The Triangle is rife with anticipation since the announcement that Google Fiber is considering 7 of its municipalities for installation – Carrboro, Cary, Chapel Hill, Durham, Garner, Morrisville, and Raleigh. As the process moves forward, here are some key ideas to keep in mind:
- From Google’s perspective, all 34 cities on the list can potentially have Google Fiber if they are able to make it through the process without hitting any roadblocks – It is not a competition.
- The checklist is quite lengthy and represents a collection of best practices recommended by the Fiber to the Home Council, the Gig U report, and the U.S. Conference of Mayors.
- Item #1: Provide information about existing infrastructure
- Item #2: Help ensure access to existing infrastructure
- Item #3: Help make construction speedy and predictable
- Google provides an option for residents to sign up for more information and to stay informed on your area’s status updates here.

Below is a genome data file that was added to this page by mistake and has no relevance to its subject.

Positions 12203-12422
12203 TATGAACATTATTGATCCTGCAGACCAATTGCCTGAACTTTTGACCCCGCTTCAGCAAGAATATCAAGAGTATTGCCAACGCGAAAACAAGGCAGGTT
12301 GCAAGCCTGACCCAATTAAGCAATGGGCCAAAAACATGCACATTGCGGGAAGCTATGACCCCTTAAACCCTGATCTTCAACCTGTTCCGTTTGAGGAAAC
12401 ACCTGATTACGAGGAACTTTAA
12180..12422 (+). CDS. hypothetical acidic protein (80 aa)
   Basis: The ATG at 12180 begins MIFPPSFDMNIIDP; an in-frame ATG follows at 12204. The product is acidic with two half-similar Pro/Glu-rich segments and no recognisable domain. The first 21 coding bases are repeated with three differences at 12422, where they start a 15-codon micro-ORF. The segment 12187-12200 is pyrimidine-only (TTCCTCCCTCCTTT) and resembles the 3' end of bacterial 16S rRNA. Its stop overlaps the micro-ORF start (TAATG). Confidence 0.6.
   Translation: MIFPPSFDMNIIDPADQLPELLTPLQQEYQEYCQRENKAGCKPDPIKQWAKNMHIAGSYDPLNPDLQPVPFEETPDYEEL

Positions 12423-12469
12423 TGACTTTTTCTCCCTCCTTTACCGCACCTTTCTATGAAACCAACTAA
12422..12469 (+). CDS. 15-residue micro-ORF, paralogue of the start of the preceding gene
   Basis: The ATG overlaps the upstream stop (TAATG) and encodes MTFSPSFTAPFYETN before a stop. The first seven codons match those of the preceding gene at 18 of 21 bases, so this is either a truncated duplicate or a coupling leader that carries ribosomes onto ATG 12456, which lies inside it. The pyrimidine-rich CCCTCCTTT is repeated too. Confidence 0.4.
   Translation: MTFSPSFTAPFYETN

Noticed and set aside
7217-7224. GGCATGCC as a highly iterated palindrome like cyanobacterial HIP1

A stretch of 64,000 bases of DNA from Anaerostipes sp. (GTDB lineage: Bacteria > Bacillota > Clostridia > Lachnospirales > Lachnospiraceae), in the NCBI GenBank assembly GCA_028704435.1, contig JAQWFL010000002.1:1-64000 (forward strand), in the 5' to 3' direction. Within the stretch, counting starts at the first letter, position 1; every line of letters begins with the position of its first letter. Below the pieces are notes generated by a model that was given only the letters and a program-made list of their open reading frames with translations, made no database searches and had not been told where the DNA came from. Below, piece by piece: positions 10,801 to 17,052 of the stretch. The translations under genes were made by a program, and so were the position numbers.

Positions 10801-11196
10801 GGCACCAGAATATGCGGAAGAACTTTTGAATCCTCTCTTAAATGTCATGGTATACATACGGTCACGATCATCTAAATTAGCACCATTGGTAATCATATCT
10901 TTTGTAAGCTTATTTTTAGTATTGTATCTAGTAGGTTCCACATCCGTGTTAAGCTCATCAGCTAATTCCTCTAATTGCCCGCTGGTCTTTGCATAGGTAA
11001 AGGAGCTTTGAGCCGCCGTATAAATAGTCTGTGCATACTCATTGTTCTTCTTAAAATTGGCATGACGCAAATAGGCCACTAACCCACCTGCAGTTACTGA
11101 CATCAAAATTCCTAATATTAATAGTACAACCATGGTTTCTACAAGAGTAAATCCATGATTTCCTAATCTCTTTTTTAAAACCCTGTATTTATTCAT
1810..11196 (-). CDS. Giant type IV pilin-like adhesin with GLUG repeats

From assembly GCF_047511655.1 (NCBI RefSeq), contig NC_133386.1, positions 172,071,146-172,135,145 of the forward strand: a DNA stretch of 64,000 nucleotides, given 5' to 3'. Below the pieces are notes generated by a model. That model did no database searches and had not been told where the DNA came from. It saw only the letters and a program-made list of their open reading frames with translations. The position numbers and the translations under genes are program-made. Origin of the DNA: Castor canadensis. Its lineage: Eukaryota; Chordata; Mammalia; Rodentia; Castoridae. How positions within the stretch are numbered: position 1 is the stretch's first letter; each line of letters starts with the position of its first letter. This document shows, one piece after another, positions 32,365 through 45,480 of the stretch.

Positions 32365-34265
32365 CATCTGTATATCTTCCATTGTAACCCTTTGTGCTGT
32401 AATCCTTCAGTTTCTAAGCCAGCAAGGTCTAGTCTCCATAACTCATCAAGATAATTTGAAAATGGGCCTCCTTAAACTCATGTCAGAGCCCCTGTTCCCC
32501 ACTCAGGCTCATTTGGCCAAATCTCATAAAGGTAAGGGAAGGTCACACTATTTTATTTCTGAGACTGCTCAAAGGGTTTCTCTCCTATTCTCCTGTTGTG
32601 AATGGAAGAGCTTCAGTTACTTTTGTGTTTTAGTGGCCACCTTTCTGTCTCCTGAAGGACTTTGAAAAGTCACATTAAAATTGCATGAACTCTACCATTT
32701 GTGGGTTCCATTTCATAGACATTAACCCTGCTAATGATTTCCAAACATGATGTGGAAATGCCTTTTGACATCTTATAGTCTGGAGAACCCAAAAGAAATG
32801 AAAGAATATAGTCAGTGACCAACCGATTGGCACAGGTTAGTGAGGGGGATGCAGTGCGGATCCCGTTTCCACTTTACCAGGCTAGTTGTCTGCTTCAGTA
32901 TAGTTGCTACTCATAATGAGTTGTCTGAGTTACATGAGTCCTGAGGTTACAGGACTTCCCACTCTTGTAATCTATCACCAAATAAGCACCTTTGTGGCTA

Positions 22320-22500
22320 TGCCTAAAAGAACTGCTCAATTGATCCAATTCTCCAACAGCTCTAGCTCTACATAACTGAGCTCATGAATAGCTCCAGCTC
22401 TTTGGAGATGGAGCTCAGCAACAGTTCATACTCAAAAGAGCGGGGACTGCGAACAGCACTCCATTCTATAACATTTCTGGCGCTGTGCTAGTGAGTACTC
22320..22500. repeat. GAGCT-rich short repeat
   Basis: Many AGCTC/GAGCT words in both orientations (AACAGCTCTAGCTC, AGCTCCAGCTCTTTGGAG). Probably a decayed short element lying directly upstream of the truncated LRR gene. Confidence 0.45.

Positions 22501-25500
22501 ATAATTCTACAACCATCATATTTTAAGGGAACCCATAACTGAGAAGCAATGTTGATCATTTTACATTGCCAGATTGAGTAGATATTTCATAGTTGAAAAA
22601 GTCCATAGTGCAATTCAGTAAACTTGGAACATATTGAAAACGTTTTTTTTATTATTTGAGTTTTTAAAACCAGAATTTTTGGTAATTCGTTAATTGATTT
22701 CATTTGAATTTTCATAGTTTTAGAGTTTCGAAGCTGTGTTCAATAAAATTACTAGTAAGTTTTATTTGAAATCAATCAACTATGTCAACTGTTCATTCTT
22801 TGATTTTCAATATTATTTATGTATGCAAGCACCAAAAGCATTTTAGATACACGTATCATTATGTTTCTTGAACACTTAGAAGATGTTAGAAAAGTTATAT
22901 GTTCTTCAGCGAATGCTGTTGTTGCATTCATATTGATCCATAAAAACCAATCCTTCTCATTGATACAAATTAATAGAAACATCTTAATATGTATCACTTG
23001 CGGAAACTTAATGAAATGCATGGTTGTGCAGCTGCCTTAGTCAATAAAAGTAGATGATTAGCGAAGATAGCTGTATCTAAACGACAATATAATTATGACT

- It may take up to 2 years to lay the fiber and get everyone connected to the service.
Google representatives will begin evaluation of checklist materials in May and hope to provide an update on which cities made the cut by the end of the year.
It is unclear how Google Fiber will alter Internet and TV service competition in the area. Though Google fiber is only targeting residential customers now, officials say it may offer small business products in the future. “There’s no question. I will have to [sign up for Google Fiber] because there is absolutely no comparison in the price-per-performance,” says Scott Gentry, an engineer at NetApp in RTP. “Google Fiber would push 4 -7GB downloads per minute, meaning I could play a new 20GB download game off of Steam within 5 minutes instead of waiting 30 min to an hour with Time Warner Cable.”
RST Fiber, a company based in Shelby, NC, plans to offer gigabit speed Internet connections priced at $99/month, as well as ala carte TV services in the Raleigh area within the next 60 days. RST’s statewide fiber optic network is already operational, utilizing Cisco technology to cover some 3,100 miles. Raleigh and Asheville are the first areas being offered service, followed closely by south Charlotte.
To keep up-to-date on Google Fiber in the Triangle, visit and like the Google Fiber for Raleigh Facebook page.